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A Little Night Music

South Coast Rep offers a pleasant if bloodless production of Stephen Sondheim's lush musical. logo
Stephanie Zimbalist and Mark Jacoby in A Little Night Music
(© Henry DiRocco)
A Little Night Music is something of an odd duck in the Stephen Sondheim catalogue. Most of his musicals are inherently biting satires or cunning commentaries on present-day society; yet, here's a lush quasi-operetta set in turn-of-the-century Europe -- complete with virgin brides, husband-baiting actresses, and adulterous aristocrats -- that is designed to leave smiles on the faces of its audience members. As such, the musical is a delicate flower, and one that has wilted in the hands of Stefan Noviski's pleasant but bloodless production at South Coast Repertory.

Based on Ingmar Bergman's classic film, Smiles of a Summer Night, the show revolves around stuffy lawyer Fredrik (Mark Jacoby), who still desires his ex-flame Desirée (Stephanie Zimbalist), a world-famous actress. Meanwhile, his socially awkward son Henrik (Joe Farrell) secretly lusts after his young, virginal stepmother Anne (Carolann Sanita).

To complicate matters, Desirée has been having an affair with the bombastic Count Carl-Magnus (Damon Kirsche), much to the chagrin of his long-suffering wife Charlotte (Amanda Naughton) and Desiree's steely mother, Madame Armfeldt (Teri Ralston). When they all converge on a country estate to confront their messy lives head on, there's no telling who may end up with whom.

Fans of Sondheim will once again delight in his twisty word plays, delicious double entendres, and complex musical schemes. But those familiar with Jonathan Tunick's original, Tony Award-winning orchestrations will be disappointed that this production has chosen to forgo the horn section. The lack of these instruments contributes to the production's bland sound, most evident in "A Weekend in the Country," with relies heavily on the use of trumpets.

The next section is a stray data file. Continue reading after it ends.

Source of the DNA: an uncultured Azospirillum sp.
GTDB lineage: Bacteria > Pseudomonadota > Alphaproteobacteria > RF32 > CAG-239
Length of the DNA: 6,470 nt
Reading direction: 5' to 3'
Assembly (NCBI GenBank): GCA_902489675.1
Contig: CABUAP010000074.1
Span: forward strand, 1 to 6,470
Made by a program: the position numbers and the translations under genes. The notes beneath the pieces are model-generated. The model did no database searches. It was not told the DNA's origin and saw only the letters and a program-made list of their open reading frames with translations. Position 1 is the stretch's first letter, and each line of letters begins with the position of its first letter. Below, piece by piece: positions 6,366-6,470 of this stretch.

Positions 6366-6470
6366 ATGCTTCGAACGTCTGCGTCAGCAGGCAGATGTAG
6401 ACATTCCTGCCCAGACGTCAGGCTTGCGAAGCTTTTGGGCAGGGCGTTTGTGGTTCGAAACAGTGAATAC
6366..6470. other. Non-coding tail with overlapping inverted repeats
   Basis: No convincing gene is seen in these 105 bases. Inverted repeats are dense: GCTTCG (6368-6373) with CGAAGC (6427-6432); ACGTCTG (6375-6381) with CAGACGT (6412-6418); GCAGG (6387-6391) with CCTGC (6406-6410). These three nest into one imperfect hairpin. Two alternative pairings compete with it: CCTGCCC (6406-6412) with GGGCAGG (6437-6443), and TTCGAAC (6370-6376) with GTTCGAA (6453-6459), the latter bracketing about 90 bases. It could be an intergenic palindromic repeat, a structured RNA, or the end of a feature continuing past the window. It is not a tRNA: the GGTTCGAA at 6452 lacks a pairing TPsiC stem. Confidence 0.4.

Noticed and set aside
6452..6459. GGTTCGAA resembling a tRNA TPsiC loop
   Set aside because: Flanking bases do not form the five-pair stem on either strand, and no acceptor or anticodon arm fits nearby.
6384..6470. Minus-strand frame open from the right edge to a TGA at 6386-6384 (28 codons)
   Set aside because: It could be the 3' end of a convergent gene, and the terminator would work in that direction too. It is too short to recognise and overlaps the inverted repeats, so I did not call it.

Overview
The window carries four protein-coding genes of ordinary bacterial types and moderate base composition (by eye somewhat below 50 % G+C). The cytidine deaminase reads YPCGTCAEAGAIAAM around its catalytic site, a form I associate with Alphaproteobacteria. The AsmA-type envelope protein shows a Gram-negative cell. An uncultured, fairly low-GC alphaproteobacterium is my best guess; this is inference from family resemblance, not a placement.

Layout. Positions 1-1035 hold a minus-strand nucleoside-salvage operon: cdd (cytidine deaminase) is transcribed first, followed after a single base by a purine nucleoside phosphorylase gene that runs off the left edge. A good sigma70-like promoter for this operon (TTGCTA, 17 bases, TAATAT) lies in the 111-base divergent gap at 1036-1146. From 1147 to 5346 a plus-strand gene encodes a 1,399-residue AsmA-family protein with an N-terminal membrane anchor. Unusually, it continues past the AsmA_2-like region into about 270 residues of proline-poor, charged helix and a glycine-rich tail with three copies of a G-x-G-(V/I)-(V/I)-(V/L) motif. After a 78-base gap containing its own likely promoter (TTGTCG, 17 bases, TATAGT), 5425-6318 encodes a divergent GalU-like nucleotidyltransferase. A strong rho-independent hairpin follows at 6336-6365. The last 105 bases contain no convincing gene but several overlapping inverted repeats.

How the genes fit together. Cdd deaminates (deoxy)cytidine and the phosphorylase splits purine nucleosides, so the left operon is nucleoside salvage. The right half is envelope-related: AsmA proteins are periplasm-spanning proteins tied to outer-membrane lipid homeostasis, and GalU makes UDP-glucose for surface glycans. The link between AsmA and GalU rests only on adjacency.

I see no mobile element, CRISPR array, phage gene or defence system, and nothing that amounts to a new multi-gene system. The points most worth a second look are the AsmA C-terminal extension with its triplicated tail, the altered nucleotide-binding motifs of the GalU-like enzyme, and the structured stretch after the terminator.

Sadly, the vitality lacking in the orchestra reflects the malaise sometimes seen on the stage. The cast gives agreeable performances, but there's no tangible rhythm or spark, and no relationship between them with the audience. On the plus side, Zimbalist demonstrates ample comic timing, while also illustrating the loneliness a person can feel when she second guesses past decisions. As Charlotte, Naughton sharply shoots librettist Hugh Wheeler's dry verbal bullets at everyone around her, while Misty Cotton, as the lusty maid Petra, also has fun with the tongue-twisting "The Miller's Wife."

Fortunately, the production design is entirely praiseworthy. Shigeru Yaji dresses the cast in gorgeous outfits, particularly for Zimbalist and Naughton, while scenic designer Sibyl Wickersheimer keeps the show flowing with sets sliding in and out from view. But the visual beauty can't mask the fact that this Night Music lacks the needed blend of zeal and urgency to truly thrive onstage.

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